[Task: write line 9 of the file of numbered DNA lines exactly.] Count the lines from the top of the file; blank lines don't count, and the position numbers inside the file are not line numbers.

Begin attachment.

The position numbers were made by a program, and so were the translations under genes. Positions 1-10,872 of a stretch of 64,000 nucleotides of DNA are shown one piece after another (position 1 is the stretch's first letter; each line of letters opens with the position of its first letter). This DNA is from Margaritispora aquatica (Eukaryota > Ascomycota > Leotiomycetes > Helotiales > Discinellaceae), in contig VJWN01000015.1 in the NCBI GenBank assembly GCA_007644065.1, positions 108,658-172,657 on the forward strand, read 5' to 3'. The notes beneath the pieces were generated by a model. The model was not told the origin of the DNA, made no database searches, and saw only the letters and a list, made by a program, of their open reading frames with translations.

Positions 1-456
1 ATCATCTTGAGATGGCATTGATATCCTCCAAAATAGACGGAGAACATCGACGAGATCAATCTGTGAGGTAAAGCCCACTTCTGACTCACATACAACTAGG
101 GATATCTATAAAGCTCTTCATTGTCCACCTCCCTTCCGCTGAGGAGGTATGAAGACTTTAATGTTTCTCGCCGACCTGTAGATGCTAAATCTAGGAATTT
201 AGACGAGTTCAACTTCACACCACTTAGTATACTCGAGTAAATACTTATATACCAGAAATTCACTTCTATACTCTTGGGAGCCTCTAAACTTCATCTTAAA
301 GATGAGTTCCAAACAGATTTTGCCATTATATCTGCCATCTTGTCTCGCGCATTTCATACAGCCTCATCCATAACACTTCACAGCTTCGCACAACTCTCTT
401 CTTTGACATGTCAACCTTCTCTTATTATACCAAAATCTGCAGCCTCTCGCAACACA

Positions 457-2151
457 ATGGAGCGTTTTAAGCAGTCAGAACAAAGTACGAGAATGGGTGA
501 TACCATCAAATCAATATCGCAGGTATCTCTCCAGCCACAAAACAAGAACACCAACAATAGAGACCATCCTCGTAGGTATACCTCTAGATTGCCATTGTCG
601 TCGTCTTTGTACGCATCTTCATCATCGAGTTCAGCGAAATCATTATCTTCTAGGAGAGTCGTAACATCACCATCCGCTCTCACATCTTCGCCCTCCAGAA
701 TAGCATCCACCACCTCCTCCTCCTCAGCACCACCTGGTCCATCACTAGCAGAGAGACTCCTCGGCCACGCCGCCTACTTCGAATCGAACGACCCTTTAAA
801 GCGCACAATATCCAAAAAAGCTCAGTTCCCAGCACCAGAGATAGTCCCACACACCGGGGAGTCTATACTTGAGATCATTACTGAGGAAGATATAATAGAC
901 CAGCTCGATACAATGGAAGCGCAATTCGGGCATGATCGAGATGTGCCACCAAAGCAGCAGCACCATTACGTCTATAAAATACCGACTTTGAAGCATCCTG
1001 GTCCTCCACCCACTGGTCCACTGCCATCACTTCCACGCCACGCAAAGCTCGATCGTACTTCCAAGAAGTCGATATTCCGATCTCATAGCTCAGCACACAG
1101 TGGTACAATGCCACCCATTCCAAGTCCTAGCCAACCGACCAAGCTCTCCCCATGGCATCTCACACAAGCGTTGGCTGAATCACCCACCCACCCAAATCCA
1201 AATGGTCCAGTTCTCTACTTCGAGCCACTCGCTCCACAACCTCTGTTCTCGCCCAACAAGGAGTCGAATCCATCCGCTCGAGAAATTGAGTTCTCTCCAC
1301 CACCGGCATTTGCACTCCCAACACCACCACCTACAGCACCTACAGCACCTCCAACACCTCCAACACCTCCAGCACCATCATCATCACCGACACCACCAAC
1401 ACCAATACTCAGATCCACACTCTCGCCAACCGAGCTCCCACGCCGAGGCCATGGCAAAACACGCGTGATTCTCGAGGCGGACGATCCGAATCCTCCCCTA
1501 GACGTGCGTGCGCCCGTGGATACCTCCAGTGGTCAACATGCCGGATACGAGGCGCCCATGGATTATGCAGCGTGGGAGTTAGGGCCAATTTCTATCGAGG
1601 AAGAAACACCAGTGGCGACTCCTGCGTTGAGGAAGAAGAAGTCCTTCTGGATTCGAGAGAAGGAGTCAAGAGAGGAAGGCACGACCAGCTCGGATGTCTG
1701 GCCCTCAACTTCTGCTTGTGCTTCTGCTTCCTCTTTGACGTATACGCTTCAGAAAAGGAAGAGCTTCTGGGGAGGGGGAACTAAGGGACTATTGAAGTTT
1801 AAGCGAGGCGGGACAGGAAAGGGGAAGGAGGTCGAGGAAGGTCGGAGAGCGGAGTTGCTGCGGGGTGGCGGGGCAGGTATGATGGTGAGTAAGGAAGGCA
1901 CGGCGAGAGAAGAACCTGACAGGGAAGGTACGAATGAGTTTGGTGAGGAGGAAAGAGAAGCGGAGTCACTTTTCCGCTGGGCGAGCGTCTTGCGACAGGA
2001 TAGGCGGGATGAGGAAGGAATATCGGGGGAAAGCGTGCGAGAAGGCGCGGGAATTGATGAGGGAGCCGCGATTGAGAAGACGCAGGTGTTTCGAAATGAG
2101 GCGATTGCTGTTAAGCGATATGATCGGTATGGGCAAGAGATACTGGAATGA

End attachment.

457 ATGGAGCGTTTTAAGCAGTCAGAACAAAGTACGAGAATGGGTGA